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WANTED: Postal puss for new mail museum

'The cats are not expected to attend work, but they will represent the postal museum on social media'

17 August, 2017 — By Emily Finch

Charlie, who belongs to the Postal Museum’s Harry Huskisson 

A NEW attraction celebrating the history of the postal service is hiring cats as it revives a tradition that is more than a hundred years old. The Postal Museum, which is opening up the old mail rail tunnels near King’s Cross, has even taken out an advert in the New Journal in its recruitment drive for new feline friends.

The first Post Office cat was hired in 1868 to catch mice shredding through letters. They were paid a shilling a week which went on their food and general upkeep.

Now, the museum in Phoenix Place is asking people to submit photos of their pets online to win a cat-size postman’s hat and the chance for their cat’s photo to hang in the museum office. “We really wanted a real cat but because we also hold an archive it’s not allowed,” said Harry Huskisson from the Postal Museum. “The cats are not expected to attend work, but they will represent the postal museum on social media. Every month a new cat will be nominated.”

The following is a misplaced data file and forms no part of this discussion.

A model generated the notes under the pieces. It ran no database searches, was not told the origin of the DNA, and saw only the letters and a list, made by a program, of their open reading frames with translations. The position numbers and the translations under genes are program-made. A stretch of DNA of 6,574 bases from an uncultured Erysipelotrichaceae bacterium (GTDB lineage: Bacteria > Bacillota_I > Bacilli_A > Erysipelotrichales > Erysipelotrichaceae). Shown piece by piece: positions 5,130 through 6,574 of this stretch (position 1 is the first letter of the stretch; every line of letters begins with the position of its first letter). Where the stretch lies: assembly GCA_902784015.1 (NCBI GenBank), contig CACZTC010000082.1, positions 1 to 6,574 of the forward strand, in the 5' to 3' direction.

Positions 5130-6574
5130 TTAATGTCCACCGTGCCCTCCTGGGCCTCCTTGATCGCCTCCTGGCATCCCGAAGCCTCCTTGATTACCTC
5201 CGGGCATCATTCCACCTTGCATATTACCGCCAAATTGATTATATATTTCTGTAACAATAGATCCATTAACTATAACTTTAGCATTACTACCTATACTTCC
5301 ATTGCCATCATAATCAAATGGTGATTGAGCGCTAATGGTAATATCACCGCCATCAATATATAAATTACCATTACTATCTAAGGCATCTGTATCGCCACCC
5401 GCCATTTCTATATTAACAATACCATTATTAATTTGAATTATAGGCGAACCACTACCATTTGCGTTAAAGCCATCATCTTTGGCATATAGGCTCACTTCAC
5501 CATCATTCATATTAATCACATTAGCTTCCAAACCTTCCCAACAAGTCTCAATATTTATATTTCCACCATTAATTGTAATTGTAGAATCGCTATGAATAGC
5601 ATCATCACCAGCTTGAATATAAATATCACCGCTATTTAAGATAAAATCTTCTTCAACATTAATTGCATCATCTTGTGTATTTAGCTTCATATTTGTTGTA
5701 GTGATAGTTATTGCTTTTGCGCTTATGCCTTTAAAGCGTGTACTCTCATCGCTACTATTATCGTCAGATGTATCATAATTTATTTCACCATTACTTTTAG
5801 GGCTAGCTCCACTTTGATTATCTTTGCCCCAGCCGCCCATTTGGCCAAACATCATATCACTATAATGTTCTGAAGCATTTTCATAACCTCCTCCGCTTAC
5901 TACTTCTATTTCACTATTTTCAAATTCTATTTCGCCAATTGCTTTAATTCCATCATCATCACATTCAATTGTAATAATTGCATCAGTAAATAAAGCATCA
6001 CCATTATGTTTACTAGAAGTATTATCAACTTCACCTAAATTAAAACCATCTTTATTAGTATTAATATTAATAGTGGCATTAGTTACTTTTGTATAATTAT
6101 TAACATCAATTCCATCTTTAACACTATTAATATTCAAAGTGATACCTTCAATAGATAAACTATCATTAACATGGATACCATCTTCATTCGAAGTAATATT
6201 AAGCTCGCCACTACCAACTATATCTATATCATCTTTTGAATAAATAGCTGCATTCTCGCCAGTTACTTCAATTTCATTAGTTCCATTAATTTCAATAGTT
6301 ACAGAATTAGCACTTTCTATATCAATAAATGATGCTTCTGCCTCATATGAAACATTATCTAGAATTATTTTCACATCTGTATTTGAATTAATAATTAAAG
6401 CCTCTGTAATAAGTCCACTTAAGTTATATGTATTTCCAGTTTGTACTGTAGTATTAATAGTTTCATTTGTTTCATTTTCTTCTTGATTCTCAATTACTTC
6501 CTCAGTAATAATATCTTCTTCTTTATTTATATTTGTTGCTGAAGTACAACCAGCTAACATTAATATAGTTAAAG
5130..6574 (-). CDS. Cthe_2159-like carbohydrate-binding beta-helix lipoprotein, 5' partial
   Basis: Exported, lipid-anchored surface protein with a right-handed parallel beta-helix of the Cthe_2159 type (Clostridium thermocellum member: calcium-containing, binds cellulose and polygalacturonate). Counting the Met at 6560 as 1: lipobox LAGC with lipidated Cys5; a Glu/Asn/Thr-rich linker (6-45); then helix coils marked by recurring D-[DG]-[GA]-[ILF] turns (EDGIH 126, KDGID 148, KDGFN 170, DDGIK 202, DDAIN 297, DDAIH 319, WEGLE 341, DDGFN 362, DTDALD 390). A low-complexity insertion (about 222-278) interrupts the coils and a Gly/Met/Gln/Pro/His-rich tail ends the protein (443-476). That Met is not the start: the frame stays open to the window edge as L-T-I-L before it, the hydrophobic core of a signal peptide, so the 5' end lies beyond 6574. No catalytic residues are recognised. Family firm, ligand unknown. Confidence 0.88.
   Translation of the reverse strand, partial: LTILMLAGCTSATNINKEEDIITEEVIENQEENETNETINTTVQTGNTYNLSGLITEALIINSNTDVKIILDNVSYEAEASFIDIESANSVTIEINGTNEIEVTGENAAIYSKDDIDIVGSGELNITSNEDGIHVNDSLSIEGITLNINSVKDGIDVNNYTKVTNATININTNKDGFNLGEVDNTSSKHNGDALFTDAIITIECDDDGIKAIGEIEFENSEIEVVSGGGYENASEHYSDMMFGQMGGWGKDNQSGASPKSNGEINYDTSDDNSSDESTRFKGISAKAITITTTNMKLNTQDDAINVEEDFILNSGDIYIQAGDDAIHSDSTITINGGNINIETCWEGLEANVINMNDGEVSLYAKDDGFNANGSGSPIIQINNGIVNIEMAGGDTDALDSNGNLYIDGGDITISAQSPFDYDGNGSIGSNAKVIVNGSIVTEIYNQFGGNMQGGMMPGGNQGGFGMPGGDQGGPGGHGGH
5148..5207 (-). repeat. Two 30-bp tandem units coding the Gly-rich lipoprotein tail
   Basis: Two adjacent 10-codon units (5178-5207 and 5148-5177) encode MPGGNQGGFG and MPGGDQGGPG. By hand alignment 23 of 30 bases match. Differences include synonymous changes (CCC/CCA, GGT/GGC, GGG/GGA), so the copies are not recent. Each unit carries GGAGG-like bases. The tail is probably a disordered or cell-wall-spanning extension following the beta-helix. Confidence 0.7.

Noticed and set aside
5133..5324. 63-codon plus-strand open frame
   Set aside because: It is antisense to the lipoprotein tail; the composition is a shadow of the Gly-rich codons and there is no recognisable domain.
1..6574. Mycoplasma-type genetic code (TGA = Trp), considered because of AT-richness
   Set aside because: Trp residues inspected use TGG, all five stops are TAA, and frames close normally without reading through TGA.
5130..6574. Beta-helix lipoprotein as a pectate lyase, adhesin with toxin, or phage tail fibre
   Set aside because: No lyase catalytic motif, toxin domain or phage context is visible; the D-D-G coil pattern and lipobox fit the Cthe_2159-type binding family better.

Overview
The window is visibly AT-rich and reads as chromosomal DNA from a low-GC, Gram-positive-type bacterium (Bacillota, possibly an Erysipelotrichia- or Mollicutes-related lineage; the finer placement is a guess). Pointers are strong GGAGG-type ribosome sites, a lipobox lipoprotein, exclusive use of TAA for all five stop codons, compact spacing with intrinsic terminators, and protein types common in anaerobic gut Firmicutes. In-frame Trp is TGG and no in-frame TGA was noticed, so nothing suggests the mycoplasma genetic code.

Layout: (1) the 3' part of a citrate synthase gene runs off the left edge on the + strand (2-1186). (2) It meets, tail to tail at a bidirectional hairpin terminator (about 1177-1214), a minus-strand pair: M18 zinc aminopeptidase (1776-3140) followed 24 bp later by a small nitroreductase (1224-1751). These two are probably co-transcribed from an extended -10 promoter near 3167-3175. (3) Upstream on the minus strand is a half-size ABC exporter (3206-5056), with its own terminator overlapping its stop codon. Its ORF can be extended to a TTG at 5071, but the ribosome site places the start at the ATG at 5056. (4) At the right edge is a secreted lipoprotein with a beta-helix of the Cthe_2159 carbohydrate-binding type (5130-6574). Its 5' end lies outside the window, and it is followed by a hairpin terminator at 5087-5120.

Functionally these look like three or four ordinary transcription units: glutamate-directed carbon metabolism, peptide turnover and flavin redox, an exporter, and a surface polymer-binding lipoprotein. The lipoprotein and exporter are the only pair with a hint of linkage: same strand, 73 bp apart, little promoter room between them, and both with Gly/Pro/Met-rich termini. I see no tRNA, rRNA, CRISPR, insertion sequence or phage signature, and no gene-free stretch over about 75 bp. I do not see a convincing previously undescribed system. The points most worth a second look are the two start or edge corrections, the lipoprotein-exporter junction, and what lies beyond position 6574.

The museum’s ad in the CNJ

The tradition of cats in public spaces is popular in Japan where Tama, the station master at Kishi Station, drew in thousands of visitors to a little-known area. The station building was even rebuilt to resemble a cat’s face seven years ago. After Tama died in 2015, a temporary altar, laden with hundreds of flowers, was set up outside the icon’s funeral which drew in more than 3,000 people.

The last paid Post Office cat was Tibs, who roamed the corridors of the Post Office headquarters in the City. The death of the 23-pound cat in 1965 made it onto the cover page of the staff magazine, distributed throughout the country.

Tibs, the last paid Post Office cat, died in 1965

Charlie, who belongs to Mr Huskisson is currently standing in until the first cat is chosen next month. He says Charlie, who lives with his parents in Devon, is a “wuss who always wants to be cuddled but with a mouser reputation”, making him a perfect interim candidate. From next month, the “Mail Rail” tunnels will be reopened, allowing people to ride on trains through previously abandoned tunnels under Mount Pleasant Sorting Office – where cats are not allowed to roam.

The original track stretched from Paddington to Whitechapel and had its heyday in the 1930s when it was widely used. The whole line closed in 2003 because its upkeep was deemed more expensive than carrying post on the road.

After going on the train, visitors can learn more about the system through an interactive exhibition hosted in an abandoned engineering depot. Tickets have already sold out for September and October with only a few weekday dates left for November.

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